Tamika Palmer shouldn’t be here. She should be 600 miles away at her home, in Louisville, Kentucky, with her family and first-born daughter.
Instead, Palmer and about 30 family members — aunts, uncles, cousins, siblings — have gathered at a basketball court in Annapolis to witness the mural now stretching out before their feet.
The mural is of Palmer’s first-born daughter, 26-year-old Breonna Taylor, a Black woman killed by Louisville Metro Police executing a “no-knock” warrant on her apartment in March. Taylor, who was unarmed, was shot at least eight times, according to local news reports. Police have said they were defending themselves from Taylor’s boyfriend, Kenneth Walker, who fired at officers after a brief exchange, hitting one in the leg. Walker, who is licensed to carry a gun, has said he feared for his life after loud noises roused him and Taylor from bed, according to The New York Times.
The face splashed across the painted blacktop has brown eyes tinged with blue, hooded by long eyelashes. The lips have a touch of red. Her black curls also tinged with azure accents. Her expression is neutral, staring straight into the heavens from 7,000 square feet of asphalt.
Taylor was an emergency room technician who had hopes of becoming a nurse. Her death has since caught national attention, igniting mass protests around the country against police brutality. Her name is now shouted in the same breath as other victims of police killings like George Floyd, a Black Minneapolis man, killed by a police officer in May. This week, it has been chanted along with Jacob Blake, a 29-year-old Black man shot in the back by police in Kenosha, Wisconsin on Aug. 23, his children a short distance away. Blake is now paralyzed from the waist down.
Palmer can recall the first time she saw the mural, painted over the July 4th weekend at Chambers Park on West Street by artists from Future History Now, a non-profit founded by Jeff Huntington and his wife, Julia Gibb.
“I saw it on Facebook and I was like, ’Is this real?’ I couldn’t believe it,” she said. “To be here and actually see it is amazing.”
The mural has been featured in numerous national media stories and was highlighted in a Joe Biden campaign video during the Democratic National Convention earlier this month. Below Taylor’s face on the pavement are big block letters that read “BLACK LIVES MATTER” next to her name, her birth date June 5, 1993, and the date she was killed inside her home.
“When we first saw it, we said we must see that,” said Bianca Austin, Taylor’s aunt.
Several Annapolis officials turned out Saturday to pay their respects and offer words of solidarity to the family. Rhonda Pindell-Charles, D-Ward 3, who represents the Parole area where the park resides, read a poem in Taylor’s honor. Del. Shaneka Henson, D-Annapolis, spoke about staying resilient during trying times and taking responsibility to care for each other. Mayor Gavin Buckley officially proclaimed Saturday, “Breonna Taylor Day” in the city.
“We didn’t get the privilege of knowing Breonna personally, but I am Breonna Taylor, every Black woman who walks the streets in this country is Breonna Taylor,” Henson said. “We may not have known each other, but our experiences in life are common.”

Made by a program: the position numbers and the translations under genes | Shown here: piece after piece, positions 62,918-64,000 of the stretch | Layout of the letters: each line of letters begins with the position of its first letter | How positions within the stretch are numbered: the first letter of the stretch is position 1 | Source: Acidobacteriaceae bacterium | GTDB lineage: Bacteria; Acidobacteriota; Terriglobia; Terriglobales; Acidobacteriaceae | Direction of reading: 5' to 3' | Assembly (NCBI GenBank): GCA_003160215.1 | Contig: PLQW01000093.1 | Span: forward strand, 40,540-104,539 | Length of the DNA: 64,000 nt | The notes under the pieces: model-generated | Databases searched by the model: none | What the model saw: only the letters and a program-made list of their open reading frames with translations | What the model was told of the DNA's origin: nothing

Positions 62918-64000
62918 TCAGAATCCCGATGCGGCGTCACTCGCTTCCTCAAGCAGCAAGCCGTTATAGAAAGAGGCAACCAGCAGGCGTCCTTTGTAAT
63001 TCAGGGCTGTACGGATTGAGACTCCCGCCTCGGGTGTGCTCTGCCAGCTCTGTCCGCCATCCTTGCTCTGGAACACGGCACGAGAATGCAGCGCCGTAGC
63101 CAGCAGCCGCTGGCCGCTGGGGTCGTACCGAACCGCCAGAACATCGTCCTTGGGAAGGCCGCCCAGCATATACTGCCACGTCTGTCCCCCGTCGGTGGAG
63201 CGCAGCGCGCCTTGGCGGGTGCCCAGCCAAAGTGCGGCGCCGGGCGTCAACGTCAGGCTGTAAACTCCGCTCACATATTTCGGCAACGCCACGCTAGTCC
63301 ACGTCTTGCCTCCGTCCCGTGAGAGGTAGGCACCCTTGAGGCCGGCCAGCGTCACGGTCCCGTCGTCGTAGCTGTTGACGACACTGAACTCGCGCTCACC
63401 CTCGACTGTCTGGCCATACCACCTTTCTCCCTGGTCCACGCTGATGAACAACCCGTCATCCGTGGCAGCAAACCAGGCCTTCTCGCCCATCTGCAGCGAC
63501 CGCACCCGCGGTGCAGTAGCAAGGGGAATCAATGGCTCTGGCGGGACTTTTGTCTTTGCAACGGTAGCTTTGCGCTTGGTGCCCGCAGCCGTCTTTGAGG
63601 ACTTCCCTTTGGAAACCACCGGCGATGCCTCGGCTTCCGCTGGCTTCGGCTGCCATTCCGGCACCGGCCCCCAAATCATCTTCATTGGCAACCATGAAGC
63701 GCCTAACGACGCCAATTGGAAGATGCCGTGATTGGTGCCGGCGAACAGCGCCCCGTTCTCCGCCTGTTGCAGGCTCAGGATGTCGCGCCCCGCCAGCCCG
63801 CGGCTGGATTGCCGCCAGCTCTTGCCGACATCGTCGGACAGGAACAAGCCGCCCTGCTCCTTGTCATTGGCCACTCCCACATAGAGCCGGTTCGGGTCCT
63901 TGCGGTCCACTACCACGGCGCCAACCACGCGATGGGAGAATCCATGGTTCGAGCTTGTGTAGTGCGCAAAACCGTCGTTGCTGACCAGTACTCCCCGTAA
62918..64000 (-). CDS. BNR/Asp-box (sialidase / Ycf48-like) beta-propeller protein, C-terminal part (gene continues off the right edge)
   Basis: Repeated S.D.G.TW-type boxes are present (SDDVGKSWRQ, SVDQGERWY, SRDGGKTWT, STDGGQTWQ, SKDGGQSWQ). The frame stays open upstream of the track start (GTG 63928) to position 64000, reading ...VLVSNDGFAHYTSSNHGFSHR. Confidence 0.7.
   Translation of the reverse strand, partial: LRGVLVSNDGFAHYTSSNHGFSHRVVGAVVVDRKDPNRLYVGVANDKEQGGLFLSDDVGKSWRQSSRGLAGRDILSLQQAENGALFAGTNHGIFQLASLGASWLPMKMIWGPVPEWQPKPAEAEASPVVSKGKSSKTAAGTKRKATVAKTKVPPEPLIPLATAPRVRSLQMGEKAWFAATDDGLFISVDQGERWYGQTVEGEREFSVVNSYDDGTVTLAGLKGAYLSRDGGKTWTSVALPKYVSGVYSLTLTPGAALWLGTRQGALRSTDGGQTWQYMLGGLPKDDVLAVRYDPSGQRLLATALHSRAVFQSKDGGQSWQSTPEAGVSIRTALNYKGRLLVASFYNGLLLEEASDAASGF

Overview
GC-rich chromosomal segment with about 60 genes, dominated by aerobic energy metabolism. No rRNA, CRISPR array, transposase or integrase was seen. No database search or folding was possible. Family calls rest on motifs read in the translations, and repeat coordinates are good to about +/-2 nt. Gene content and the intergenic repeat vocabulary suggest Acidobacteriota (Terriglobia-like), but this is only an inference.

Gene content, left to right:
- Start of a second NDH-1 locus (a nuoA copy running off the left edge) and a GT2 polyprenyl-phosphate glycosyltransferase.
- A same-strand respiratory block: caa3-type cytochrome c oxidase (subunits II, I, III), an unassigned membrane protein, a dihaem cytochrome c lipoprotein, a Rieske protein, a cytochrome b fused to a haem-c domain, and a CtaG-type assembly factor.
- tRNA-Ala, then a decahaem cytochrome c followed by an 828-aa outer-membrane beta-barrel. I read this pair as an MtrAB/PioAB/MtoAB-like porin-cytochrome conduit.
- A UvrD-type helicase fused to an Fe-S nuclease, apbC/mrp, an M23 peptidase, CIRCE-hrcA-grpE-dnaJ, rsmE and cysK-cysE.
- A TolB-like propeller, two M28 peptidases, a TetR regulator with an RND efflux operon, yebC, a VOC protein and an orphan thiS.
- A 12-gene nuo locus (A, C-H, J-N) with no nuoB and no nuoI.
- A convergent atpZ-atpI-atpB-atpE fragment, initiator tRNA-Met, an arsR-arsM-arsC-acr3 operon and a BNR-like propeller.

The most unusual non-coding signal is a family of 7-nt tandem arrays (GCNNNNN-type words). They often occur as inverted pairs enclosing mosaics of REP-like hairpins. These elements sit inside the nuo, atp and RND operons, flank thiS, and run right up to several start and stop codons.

She added: “We admire your strength. We admire your courage. When you lost Breonna, you had every right to decide to shut your doors, shut the windows and grieve in silence. But what you have done is shared her with the world.”
Palmer wept as she spoke.
“I’m overwhelmed. It’s things like this that make it worthwhile for me,” she said. “To get support from people that don’t even know her and are just willing to do their part in taking a stance.”
On Friday, Taylor’s family attend the 57th anniversary of the March on Washington in Washington, D.C. Friday. Austin, who described Taylor as the family glue — always the first to organize a game night or a cookout — would have wanted to attend the historic event.
“Normally, this is stuff we would do as a family. This is probably stuff that she would have planned for us to do,” she said. “It’s definitely surreal to realize we still haven’t come to terms that she isn’t here with us anymore. For them to do tributes like that, it just brings us comfort and hope.”
The rally was difficult for Palmer, she said.
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“This whole thing has been a hard process for me. It was a lot to be a part of.”
Comacell Brown Jr., an Annapolis and Future History Now teaching artist, facilitated the family’s visit to Annapolis. Brown helped organize the mural painting last month. He had spent time in Kentucky this week participating in protests in Louisville.
“It’s been a happy situation seeing the art go nationwide, but it’s also been a painful experience as well,” he said. “There was a few times during the protest that I shed a tear because it just hit me how real the moment was.”
Austin said her family is normally very private. But the loss of her niece has taught them to open up and call for justice.
“When you see us make public statements, it’s because we want justice for our baby girl. She didn’t deserve this. Shot eight times in her own home,” Austin said.
Some change has already come as a result of the tragedy. In June, Louisville City Council voted to ban no-knock search warrants in the city. The ordinance is called “Breonna’s Law.”
“Our main goal is to make sure this doesn’t happen to anyone else. It’s a nightmare, not only for Breonna’s mother but the family, the kids,” her aunt said. “Every day we wake up with a purpose.”